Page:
Stone WallWhat would a school built for a thousand years look like? It is easy, on one hand, to focus on the physical–deep foundations, imposing stone walls, and the like. On the other, such a school might focus on its philosophical underpinnings–its ideas, built for universal application. Neither approach is enough, and Dominion imagines a school established–philosophically and physically–to last for generations.

In an earlier blog post, titled “Taking the Future’s Challenge,” we related the story of New College’s beams and the oaks intended to replace them. While the story is apocryphal, it demonstrates an overall approach to school-building that we find very attractive. It is forward-thinking. Rather than focusing on a future we cannot anticipate, it focuses on ensuring that the school exists to fulfill its mission. It values sustainability. The school’s explicit approach is to plan for its own future, not depending on the work of others. It is connected to a place. Those oaks were growing on the campus, and were intended to build a place for education for years to come. They were aimed at making a home for students.

Our own thinking about this has been shaped by a number of thinkers and writers:

  • Wendell Berry’s Port William stories and novels, as well as his nonfiction, deal explicitly with the idea of place and membership in a community;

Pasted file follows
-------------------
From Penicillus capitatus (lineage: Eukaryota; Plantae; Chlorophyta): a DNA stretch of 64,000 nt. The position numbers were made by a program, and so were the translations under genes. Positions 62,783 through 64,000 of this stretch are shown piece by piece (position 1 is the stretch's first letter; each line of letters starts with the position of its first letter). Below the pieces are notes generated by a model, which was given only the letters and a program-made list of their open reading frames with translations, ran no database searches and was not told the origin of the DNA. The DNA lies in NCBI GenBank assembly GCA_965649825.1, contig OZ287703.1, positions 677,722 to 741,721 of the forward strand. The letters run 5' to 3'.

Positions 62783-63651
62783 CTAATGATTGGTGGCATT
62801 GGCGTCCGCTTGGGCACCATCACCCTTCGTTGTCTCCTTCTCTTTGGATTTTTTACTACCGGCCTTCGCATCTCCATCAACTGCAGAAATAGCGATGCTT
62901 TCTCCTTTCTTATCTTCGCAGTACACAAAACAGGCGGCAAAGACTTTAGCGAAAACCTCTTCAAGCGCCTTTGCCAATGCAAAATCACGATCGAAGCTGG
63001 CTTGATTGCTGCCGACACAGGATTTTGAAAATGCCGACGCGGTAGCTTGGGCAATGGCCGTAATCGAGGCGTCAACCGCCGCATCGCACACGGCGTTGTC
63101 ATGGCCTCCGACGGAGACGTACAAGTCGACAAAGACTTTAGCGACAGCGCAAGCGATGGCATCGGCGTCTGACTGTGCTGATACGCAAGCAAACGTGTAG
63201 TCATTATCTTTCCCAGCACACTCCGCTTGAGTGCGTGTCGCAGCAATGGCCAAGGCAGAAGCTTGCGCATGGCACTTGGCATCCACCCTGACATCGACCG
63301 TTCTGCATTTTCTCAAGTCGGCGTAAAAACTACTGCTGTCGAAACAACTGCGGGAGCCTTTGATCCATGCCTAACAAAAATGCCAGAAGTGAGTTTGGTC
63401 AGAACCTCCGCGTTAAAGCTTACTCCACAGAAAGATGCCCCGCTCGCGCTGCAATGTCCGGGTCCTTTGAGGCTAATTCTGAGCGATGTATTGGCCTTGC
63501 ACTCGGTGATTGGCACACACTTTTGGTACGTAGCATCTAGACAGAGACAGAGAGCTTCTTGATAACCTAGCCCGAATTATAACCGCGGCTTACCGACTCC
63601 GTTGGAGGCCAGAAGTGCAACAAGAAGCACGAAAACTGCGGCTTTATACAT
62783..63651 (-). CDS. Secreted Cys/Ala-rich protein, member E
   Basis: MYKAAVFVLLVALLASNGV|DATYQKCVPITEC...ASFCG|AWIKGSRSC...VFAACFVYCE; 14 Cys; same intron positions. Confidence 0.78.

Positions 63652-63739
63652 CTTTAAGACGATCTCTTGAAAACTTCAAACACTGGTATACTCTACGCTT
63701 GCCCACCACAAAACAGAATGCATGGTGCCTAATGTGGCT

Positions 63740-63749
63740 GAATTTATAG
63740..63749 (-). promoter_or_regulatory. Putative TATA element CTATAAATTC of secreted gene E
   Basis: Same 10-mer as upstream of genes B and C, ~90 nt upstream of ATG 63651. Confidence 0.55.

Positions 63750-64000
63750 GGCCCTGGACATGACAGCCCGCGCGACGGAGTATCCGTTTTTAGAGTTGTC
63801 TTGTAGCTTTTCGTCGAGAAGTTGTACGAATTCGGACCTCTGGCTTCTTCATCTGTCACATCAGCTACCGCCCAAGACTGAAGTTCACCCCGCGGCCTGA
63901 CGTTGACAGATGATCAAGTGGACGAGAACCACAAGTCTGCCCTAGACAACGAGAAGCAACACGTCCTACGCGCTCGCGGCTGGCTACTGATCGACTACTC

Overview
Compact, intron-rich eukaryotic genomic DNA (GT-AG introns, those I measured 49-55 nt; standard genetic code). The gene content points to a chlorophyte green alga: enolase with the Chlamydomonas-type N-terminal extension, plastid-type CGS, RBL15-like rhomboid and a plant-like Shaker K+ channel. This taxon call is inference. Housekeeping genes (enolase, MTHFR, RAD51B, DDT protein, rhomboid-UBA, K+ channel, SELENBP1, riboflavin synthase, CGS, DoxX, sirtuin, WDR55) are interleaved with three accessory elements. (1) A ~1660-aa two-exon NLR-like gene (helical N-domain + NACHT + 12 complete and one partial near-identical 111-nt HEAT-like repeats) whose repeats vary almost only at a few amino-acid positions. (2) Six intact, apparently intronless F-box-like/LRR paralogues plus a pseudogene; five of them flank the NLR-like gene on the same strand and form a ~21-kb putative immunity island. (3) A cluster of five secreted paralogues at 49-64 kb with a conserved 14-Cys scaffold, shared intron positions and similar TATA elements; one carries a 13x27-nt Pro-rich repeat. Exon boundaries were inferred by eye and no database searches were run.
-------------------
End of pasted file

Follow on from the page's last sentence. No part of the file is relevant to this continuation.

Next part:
• the architectural and building work of Clay Chapman of Hope for Architecture imagines a subversive “act of permanence” in the face of our culture’s fascination with disposability;
  • James Davison Hunter’s To Change the World suggests that real change–especially on the community level–is only possible when Christians take seriously the need for “faithful presence,” that “obligates us to do what we are able, under the sovereignty of God, to shape the patterns of life and work and relationship—that is, the institutions of which our lives are constituted—toward a shalom that seeks the welfare not only of those of the household of God but of all.” Faithful presence does more than seek the good of a single institution, on its own, but looks ahead and beyond,

The “1000-year school” has not yet taken physical shape, but we continue to articulate its values and seek ways to see it come to fruition. You can keep up with our journey at